Just days ago, 17 people, mostly teenagers, were killed at Marjory Stoneman Douglas High School. There were warning signs, and one of them was an online posting under the shooter’s name that dictated “I’m going to be a professional school shooter” on a YouTube video.
These types of threats can be a critical indicator that intervention is necessary in an individual’s life to prevent violence to others. However, under current law, these kinds of threats are not illegal. Individuals can literally post online the time and location of a planned mass shooting, and individuals cannot be prosecuted.
In 2014, a Sarasota teen posted on Twitter “Can’t wait to shoot up my school,” and “It’s time. School getting shot up on Tuesday,” with a photo of a gun being placed in his backpack. In 2016, an appellate court found there was not enough to prosecute him under the current law.
Shockingly, it is not illegal to threaten mass shootings like at Marjory Stoneman Douglas in Florida. Senate Bill 310 would change that.
SB 310 will allow law enforcement to act on a broader range of threats, including those made on social media. The bill makes it a third-degree felony to create and send certain written threats, including electronic communications, to kill or do great bodily injury.
There is a misconception that a law like this is already on the books and that law enforcement can assess, and take action, on threats made online. Although online threats have the potential to be an extreme danger to our communities, law enforcement officers’ hands are tied when they try to act on non-specific threats made through digital platforms. The warning signs aren’t missed, they just don’t have the tools we need to act on them.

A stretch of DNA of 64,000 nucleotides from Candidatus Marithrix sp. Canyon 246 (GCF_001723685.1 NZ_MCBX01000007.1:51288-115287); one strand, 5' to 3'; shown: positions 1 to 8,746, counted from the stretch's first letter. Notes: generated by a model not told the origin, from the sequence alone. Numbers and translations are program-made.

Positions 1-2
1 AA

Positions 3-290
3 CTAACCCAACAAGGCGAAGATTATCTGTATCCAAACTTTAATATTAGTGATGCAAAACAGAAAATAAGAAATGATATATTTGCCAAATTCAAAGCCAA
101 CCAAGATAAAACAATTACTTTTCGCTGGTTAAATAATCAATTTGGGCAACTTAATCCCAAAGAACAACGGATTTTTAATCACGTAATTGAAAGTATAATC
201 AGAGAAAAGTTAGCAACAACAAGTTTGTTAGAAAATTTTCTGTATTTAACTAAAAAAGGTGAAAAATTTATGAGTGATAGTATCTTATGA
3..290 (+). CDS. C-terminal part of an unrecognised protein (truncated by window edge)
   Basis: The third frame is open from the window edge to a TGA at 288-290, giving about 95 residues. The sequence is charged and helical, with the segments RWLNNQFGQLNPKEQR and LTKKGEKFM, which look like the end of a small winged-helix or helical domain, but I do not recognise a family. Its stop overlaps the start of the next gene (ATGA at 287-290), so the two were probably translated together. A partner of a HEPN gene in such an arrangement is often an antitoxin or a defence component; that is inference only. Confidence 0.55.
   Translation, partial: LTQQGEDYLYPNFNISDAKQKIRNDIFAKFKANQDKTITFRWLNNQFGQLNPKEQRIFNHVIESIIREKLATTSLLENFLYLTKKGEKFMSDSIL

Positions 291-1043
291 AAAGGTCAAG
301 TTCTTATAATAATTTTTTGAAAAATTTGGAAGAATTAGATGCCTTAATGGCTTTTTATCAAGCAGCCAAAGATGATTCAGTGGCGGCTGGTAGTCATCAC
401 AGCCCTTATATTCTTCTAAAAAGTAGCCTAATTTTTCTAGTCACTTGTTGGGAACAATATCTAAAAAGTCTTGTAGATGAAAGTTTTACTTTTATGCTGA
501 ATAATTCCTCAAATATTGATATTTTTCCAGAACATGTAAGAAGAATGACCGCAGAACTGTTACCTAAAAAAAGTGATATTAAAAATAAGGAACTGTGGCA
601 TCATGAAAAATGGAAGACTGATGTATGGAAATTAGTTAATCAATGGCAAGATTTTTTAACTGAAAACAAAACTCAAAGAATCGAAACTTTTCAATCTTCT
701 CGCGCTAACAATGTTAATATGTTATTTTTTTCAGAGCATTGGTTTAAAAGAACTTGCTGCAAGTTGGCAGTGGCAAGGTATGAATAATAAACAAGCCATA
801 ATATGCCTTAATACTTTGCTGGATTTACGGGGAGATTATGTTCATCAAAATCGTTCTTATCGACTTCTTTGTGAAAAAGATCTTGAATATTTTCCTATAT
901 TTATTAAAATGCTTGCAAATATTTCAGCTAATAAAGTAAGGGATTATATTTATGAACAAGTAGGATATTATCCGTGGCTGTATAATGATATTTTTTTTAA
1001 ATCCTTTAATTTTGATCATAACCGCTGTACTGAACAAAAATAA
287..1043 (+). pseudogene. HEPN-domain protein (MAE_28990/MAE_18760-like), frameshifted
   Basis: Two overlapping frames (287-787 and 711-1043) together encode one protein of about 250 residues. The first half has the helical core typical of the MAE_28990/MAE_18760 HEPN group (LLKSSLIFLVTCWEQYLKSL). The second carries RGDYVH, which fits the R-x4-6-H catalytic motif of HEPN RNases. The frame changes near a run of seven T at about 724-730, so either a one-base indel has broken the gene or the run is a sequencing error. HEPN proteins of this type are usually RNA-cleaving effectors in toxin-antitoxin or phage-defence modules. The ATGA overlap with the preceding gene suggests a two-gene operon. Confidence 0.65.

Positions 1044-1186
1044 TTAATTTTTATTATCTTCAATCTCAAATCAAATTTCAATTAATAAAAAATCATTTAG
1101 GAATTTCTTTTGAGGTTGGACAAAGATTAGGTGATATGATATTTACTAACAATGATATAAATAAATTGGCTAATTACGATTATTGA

In the aftermath of the shooting at Marjory Stoneman Douglas, it is critical that we pass this legislation. Gov. Rick Scott has made it a priority to enhance criminal penalties for threats to schools including those made through social media in Friday’s release of his priorities to combat school shootings. We need to move with urgency, just two weeks remain in our regular legislative session.
Law enforcement officers need the tools to protect our schools and our communities in today’s digital age. This bill allows law enforcement to do their job and act on the warning signs.
This bill is supported by a bipartisan group of legislators looking to give law enforcement more authority to keep us safe.
Now is the time to act.
Amy Mercer is the executive director of the Florida Police Chiefs Association. The Florida Police Chiefs Association is the third largest state police chiefs association in the United States. It is composed of more than 900 of the state’s top law enforcement executives. FPCA serves municipal police departments, airport police, college and university police, private business and security firms, as well as federal, state and county law enforcement agencies. The FPCA has members representing every region of the state.